New Worm Species found in unusual habitat

whales may seem scarce in the world's vast oceans—and their carcasses even more
rare. But to animals and bacteria that feed on these graveyards, they are a
rich source of life. And to one doctoral researcher in Sweden, they proved to
be a source of several new species. 

In her dissertation for the University of Gothenburg, Helena Wiklund describes
nine new species of polychaete worms found living in whale carcasses and other
nutrient-rich areas off the coast of Sweden, Norway and California.

A whale carcass can bring as much nutrition to the seafloor as would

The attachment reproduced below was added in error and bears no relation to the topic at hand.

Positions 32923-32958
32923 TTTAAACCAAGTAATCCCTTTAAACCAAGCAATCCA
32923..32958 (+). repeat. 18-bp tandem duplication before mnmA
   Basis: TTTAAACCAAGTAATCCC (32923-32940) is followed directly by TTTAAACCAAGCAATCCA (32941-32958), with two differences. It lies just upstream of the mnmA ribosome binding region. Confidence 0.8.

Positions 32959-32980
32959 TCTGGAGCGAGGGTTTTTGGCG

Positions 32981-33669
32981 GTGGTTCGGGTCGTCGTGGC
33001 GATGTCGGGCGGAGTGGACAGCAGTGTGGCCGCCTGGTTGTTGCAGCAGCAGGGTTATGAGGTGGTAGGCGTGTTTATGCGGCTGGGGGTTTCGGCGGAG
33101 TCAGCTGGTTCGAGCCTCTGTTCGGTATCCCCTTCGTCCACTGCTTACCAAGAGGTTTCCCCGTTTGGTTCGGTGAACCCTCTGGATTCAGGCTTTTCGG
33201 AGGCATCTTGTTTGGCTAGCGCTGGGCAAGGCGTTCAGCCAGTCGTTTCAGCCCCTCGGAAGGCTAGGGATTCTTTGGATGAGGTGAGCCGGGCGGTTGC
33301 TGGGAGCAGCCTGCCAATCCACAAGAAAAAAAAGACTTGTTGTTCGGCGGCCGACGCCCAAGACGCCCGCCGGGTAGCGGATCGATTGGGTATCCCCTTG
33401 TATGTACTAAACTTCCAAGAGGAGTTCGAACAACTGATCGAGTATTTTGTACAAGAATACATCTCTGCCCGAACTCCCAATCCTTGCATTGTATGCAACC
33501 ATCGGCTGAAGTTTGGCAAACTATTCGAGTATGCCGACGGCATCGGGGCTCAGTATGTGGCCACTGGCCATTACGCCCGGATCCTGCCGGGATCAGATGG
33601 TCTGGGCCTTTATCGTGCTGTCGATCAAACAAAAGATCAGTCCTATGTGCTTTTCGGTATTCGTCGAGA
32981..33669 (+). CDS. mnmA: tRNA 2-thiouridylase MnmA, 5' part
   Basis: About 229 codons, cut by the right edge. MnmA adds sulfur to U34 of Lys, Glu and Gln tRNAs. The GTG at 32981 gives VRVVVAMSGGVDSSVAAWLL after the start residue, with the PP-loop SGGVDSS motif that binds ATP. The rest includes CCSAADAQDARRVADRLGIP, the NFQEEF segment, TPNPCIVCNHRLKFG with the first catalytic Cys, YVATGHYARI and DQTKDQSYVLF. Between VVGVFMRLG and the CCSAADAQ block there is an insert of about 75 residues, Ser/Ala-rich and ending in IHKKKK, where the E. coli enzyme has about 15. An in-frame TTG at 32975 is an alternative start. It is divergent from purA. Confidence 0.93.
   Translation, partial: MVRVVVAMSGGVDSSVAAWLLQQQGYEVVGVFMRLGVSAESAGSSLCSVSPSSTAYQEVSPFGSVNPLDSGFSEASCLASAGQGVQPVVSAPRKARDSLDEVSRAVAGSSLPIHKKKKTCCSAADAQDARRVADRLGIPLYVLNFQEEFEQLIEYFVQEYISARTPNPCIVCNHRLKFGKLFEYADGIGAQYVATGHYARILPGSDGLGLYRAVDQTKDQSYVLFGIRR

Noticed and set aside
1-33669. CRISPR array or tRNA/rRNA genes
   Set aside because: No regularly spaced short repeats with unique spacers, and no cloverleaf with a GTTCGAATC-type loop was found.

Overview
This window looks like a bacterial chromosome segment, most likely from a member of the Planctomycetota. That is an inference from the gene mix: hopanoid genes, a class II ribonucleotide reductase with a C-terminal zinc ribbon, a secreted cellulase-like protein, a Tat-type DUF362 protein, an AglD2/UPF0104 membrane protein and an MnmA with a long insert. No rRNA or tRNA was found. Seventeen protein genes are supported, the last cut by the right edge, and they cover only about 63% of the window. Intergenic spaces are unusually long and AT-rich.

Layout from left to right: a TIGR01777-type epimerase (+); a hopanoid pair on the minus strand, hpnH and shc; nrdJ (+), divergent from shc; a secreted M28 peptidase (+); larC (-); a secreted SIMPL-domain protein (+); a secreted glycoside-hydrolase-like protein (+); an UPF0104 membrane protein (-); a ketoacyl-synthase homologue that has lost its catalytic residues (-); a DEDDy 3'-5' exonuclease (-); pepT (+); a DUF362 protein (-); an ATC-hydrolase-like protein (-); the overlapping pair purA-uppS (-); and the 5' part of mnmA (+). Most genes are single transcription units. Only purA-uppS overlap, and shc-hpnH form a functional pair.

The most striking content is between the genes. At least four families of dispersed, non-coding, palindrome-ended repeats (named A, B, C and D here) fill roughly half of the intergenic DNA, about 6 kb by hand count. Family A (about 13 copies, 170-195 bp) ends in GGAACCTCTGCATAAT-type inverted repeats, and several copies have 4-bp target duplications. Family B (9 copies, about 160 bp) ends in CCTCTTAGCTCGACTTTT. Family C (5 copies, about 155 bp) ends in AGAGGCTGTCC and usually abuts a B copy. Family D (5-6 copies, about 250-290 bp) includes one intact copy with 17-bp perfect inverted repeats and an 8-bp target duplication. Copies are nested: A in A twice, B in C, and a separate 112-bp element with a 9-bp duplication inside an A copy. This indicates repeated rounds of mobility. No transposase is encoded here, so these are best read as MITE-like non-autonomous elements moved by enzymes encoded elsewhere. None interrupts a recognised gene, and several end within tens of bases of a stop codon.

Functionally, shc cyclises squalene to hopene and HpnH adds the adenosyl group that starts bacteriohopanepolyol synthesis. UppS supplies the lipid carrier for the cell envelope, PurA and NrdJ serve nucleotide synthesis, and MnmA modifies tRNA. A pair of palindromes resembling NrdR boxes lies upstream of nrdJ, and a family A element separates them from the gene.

otherwise take some 2,000 years to filter down
. Wiklund and her coauthors
note that although the worms seem to be especially adapted to live in
environments such as whale falls, where they feed off the bacteria that cover
the bones, they seem to also be thriving in bacteria-rich areas of waste
resulting from human activity, such as below fish farms and even pulp mills.


Bch Honu Framed


BCh Beach's Nest Framed